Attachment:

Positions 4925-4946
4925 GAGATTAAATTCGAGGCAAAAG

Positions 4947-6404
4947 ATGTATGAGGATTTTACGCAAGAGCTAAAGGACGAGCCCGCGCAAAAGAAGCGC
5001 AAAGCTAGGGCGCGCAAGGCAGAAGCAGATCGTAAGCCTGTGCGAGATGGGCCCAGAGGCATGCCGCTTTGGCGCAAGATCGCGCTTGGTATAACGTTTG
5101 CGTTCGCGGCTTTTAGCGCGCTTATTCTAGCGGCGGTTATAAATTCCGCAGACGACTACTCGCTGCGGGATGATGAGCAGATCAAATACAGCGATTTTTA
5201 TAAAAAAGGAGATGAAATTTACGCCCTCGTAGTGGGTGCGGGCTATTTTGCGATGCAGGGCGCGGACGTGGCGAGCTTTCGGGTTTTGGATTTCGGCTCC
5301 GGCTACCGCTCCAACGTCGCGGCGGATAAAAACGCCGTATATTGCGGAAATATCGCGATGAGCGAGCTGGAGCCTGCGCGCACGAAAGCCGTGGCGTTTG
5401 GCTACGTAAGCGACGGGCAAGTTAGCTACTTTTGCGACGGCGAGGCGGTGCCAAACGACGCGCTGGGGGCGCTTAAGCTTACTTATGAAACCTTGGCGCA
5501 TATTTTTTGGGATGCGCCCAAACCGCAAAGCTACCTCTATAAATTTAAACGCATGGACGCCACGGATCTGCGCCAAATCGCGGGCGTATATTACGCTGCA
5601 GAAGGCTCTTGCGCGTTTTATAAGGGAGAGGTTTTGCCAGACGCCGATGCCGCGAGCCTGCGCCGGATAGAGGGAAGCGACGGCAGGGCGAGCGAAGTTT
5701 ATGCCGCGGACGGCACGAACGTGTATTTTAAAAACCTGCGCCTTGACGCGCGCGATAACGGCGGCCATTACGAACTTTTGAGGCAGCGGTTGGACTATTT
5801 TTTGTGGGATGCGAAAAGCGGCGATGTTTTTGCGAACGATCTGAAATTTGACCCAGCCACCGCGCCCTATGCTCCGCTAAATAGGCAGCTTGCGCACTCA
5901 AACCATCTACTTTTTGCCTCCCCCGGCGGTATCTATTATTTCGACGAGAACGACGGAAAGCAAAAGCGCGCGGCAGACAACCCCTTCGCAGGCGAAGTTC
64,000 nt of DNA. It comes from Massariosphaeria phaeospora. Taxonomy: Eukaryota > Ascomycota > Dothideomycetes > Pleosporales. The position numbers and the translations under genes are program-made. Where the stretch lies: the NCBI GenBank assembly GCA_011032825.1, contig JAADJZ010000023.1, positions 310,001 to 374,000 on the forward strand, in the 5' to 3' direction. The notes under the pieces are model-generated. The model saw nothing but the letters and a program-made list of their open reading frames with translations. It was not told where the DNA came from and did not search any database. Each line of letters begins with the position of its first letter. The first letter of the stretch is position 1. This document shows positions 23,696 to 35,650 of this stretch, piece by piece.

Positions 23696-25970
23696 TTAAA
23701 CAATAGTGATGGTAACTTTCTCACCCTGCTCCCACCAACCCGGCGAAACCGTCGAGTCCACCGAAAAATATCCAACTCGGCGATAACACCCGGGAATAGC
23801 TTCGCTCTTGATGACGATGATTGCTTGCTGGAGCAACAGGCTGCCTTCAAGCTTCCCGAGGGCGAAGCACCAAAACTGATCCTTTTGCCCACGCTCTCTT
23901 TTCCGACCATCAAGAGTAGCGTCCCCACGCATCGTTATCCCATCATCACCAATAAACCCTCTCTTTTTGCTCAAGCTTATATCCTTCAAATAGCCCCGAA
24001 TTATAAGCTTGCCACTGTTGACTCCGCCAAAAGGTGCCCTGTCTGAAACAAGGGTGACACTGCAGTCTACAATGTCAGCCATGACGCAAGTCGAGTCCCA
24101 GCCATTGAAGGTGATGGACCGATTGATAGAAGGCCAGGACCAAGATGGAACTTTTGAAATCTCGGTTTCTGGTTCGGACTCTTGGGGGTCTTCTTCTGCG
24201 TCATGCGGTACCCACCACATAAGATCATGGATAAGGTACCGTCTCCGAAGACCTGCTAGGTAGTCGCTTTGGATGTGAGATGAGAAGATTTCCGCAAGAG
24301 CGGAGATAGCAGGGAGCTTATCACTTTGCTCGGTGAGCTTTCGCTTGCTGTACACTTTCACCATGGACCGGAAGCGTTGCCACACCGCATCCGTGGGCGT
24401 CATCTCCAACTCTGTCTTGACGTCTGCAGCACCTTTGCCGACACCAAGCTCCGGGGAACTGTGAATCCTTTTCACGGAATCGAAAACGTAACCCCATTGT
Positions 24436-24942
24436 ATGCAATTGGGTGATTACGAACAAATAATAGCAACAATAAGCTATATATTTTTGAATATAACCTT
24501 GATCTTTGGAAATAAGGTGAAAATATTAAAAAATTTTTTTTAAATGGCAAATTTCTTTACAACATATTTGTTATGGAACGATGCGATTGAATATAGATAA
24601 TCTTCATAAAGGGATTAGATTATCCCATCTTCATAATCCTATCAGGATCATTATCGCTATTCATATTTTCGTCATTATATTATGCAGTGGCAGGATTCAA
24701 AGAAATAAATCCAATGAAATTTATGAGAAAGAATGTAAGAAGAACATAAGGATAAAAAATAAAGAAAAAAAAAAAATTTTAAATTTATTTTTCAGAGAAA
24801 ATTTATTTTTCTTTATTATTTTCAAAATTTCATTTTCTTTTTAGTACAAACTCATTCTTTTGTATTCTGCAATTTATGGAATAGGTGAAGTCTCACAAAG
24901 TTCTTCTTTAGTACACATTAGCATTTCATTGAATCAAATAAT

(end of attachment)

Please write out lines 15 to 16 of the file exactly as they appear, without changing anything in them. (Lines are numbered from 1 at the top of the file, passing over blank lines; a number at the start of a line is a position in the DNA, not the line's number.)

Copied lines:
64,000 nt of DNA. It comes from Massariosphaeria phaeospora. Taxonomy: Eukaryota > Ascomycota > Dothideomycetes > Pleosporales. The position numbers and the translations under genes are program-made. Where the stretch lies: the NCBI GenBank assembly GCA_011032825.1, contig JAADJZ010000023.1, positions 310,001 to 374,000 on the forward strand, in the 5' to 3' direction. The notes under the pieces are model-generated. The model saw nothing but the letters and a program-made list of their open reading frames with translations. It was not told where the DNA came from and did not search any database. Each line of letters begins with the position of its first letter. The first letter of the stretch is position 1. This document shows positions 23,696 to 35,650 of this stretch, piece by piece.

Positions 23696-25970